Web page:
Kodiak Island Subsistence


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Fall on Kodiak Island is the busiest time of the year for subsistence. Kodiak provides an abundance of natural resources and the high price of groceries makes it worthwhile to live a subsistence lifestyle. Throughout my childhood, fall was spent picking berries, fishing for halibut, canning and smoking salmon, and harvesting vegetables from the garden.

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Living a subsistence lifestyle makes you appreciate the cycle of the seasons. Cold hard winters kill pests that would otherwise consume all of the foliage before it has a chance to produce any fruit. Rainy springs fill the rivers with water for salmon to thrive. Sunny summers help flowers to bloom and brings bees to pollinate them. The first frost in fall, makes the berries and root vegetables incredibly sweet.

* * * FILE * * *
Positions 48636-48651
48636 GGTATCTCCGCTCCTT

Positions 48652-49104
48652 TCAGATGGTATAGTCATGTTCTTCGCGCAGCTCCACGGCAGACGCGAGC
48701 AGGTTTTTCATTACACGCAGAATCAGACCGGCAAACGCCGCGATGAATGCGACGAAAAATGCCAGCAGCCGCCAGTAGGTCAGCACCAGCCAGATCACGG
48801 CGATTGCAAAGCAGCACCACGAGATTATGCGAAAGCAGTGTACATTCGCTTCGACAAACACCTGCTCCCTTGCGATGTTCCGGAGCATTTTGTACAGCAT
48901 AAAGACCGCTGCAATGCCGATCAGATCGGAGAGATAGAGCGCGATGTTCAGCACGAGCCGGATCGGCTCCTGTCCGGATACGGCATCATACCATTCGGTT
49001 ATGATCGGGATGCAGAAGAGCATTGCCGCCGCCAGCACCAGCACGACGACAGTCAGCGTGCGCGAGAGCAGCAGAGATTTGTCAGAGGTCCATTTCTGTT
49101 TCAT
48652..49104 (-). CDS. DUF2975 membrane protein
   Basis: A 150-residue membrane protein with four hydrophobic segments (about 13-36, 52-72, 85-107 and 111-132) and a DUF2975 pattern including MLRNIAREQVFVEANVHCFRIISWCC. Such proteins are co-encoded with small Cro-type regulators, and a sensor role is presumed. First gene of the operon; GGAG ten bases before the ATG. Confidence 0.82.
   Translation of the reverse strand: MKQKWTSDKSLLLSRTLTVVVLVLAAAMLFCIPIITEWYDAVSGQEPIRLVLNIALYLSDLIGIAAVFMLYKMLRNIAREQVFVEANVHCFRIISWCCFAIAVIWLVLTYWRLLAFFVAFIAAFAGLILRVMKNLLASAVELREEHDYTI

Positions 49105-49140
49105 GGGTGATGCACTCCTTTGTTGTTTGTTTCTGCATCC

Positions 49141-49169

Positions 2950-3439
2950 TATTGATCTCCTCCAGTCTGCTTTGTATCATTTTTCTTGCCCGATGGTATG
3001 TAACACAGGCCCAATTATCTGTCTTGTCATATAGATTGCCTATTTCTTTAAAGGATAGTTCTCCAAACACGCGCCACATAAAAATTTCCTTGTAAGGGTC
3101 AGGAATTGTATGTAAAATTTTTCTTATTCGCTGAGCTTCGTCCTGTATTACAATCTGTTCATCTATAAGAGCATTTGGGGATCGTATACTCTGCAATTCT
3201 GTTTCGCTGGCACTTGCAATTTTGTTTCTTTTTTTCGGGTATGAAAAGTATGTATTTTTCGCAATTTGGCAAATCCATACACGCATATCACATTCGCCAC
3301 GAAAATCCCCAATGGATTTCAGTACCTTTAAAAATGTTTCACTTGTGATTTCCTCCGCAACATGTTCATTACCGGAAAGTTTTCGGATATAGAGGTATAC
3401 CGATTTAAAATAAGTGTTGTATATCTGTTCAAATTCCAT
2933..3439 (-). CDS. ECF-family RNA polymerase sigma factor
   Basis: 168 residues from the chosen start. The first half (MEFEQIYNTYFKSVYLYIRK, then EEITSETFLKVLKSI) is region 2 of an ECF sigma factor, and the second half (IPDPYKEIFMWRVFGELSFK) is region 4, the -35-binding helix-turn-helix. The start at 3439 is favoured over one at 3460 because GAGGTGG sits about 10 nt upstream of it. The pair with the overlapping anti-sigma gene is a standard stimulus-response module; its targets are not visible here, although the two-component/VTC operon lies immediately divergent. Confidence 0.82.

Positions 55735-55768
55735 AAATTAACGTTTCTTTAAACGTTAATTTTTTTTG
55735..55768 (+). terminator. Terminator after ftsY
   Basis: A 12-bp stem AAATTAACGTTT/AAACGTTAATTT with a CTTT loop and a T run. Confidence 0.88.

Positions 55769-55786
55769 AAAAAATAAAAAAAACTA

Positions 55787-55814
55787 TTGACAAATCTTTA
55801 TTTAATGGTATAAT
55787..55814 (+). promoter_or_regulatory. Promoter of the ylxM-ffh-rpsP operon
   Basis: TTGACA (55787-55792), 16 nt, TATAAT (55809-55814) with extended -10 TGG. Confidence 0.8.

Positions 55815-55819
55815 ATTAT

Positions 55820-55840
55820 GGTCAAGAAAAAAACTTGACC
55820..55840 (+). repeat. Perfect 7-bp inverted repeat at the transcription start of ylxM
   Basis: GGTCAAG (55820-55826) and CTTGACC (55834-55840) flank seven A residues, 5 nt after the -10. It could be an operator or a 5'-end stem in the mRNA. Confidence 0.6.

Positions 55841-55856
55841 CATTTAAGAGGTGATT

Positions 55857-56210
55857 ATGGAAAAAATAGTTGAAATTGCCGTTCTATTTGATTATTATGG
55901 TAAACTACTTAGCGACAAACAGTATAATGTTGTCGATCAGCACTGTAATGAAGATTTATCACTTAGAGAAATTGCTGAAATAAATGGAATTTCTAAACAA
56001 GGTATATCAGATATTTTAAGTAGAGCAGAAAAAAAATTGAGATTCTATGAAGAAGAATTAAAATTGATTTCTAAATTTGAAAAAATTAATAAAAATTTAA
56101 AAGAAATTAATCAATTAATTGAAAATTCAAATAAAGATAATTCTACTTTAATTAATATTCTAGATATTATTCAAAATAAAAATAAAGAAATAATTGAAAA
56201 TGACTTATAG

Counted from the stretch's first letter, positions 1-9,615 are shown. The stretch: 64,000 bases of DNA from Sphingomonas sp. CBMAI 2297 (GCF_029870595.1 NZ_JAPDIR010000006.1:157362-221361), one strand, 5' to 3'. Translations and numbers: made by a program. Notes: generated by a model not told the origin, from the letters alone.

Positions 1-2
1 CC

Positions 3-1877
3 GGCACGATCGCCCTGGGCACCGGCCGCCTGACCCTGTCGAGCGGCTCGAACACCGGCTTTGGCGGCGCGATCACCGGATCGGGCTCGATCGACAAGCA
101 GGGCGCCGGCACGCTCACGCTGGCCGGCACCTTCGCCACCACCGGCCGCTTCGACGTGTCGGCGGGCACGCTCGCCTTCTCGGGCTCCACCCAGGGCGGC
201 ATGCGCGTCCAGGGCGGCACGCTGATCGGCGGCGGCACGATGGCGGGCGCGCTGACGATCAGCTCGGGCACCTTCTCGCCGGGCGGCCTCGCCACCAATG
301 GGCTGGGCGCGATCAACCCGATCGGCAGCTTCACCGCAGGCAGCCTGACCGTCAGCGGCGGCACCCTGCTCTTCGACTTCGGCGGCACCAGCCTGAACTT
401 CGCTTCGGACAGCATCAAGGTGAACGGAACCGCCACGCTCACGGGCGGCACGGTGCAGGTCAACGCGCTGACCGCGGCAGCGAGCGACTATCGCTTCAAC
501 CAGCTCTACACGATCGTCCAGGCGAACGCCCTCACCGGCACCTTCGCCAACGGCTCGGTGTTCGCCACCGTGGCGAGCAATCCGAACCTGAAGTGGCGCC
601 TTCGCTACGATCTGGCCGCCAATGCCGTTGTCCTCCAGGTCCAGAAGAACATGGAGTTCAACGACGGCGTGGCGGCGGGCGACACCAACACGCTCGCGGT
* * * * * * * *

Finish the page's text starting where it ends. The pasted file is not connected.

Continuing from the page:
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All summer the sun’s energy charges us up for the work that will come in the fall. Processing a substantial supply of food for winter is no easy task. Everyone helps out from young children who help pick berries to great grandparents who share long held family recipes and processing methods. When you wander through Kodiak’s neighborhoods in the fall the air is filled with the smell of smoking fish and the sounds of busy kitchens.

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The people of Kodiak are proud to live a subsistence lifestyle. Our community thrives off of it. We often exchange locally caught, grown or foraged food amongst each other. The products and photos in this post will inspire you to appreciate subsistence opportunities where you live and share them with your community.